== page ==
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Labour calls for review of ‘driven’ grouse shooting
“There are viable alternatives to grouse shooting such as simulated shooting and wildlife tourism."

Review ‘should look at alternatives and environmental impacts’

The Labour Party has called for a review of ‘driven’ grouse shooting, to explore its economic and environmental impacts, and consider viable alternatives.

Labour’s shadow environment secretary, Sue Hayman MP, called for the review on 12 August - known as the Glorious Twelfth - which marks the beginning of the four-month grouse shooting season.

Driven shooting is the most common mode of hunting grouse and involves a row of people (beaters) walking and pushing the grouse over a line of guns concealed in grouse butts.

Suggested alternatives include simulated shooting and wildlife tourism.

Sue Hayman said: “The costs of grouse shooting on our environment and wildlife needs to be to properly weighed up against the benefit of land owners profiting from shooting parties. For too long the Tories have bent the knee to land owners and it’s our environment and our people who pay the price.

“There are viable alternatives to grouse shooting such as simulated shooting and wildlife tourism. The time has come for a proper review into the practice.”
Labour’s call for a review will be included in its Animal Welfare Manifesto, to be launched at the end of August.

The British Association for Shooting & Conservation responded in a statement: ‘… The Labour review needs to hear from the people on the ground who maintain grouse moors with massive benefits for conservation and the environment.

'When they’ve heard the facts we expect Labour to support the massive economic benefits to marginal upland communities that grouse shooting delivers.’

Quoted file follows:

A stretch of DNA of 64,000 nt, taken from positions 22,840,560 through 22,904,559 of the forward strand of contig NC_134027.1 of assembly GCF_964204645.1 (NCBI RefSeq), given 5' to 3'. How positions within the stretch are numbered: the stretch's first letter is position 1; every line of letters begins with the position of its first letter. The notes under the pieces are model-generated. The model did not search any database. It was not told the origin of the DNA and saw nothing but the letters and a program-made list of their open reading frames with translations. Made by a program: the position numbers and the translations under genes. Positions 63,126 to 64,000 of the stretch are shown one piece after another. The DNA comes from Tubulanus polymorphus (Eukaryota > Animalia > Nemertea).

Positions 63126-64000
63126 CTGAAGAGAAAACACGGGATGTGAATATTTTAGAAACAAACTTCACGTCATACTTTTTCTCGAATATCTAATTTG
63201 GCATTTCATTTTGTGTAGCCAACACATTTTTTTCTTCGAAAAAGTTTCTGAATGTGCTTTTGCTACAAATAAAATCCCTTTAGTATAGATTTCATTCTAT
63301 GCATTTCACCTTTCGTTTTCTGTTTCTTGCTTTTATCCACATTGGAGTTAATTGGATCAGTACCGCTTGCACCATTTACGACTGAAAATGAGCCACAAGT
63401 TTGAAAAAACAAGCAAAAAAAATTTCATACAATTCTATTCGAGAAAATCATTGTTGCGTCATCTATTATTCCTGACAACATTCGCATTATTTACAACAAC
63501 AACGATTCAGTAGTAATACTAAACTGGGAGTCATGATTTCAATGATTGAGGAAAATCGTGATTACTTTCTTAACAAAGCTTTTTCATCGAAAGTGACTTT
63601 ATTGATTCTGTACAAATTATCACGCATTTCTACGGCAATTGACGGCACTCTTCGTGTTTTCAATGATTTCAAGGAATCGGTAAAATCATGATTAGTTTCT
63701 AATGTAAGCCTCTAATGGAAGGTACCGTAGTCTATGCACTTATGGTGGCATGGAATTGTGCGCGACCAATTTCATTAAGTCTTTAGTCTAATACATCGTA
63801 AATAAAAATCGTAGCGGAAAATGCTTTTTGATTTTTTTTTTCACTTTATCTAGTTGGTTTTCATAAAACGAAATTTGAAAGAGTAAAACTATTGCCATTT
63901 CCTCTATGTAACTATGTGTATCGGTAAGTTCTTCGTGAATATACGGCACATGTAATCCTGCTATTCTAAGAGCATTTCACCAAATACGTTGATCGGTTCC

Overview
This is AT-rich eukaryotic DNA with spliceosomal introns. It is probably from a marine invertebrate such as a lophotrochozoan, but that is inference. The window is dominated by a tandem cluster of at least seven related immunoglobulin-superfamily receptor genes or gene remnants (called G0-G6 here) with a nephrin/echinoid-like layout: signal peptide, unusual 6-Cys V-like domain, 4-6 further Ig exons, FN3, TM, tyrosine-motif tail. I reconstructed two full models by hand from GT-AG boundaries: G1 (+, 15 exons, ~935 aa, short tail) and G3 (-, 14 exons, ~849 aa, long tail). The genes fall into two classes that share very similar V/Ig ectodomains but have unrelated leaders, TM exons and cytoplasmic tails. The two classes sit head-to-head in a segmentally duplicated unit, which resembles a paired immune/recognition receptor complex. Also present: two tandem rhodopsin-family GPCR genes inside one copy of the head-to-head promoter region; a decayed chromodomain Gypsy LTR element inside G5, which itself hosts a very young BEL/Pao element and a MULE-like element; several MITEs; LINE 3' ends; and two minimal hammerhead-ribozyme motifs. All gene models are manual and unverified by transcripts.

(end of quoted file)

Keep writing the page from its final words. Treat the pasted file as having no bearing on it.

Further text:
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Endangered turtles rescued from smugglers

News Story 1
 A group of endangered turtles have found a new home at London Zoo after being rescued from smugglers.

The four big-headed turtles arrived at the zoo at the end of last year, after smugglers tried to illegally import them to Canada, labelled as toys.

One of the turtles, named Lady Triệu after a Vietnamese warrioress, has moved to a new exhibit in the zoo’s reptile house. She is the only one of her kind in a UK zoo.

Big-headed turtles have such large heads that they cannot pull them back into their shells. To compensate, they have armour plating from head to tail and a very sharp beak to fend off predators. They are ranked number 18 on ZSL’s EDGE of Existence reptile list, which puts threatened species at the forefront of conservation action. Image © ZSL  

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RCVS Fellowship board chair elections get underway

Voting for the 2019 RCVS Fellowship Chair election is now underway. This year four candidates are standing for election, including Dr Robert Huey, Professor John Innes, Professor Liz Mossop and Professor Ian Ramsey.

The Chair will attend and preside over Fellowship meetings and take the lead in consolidating the Fellowship’s position as the learned society of the RCVS. Fellows will receive an email containing a link to the online voting form, as well as candidates’ details and manifestos. Voting closes at 5pm on Thursday, 5 September.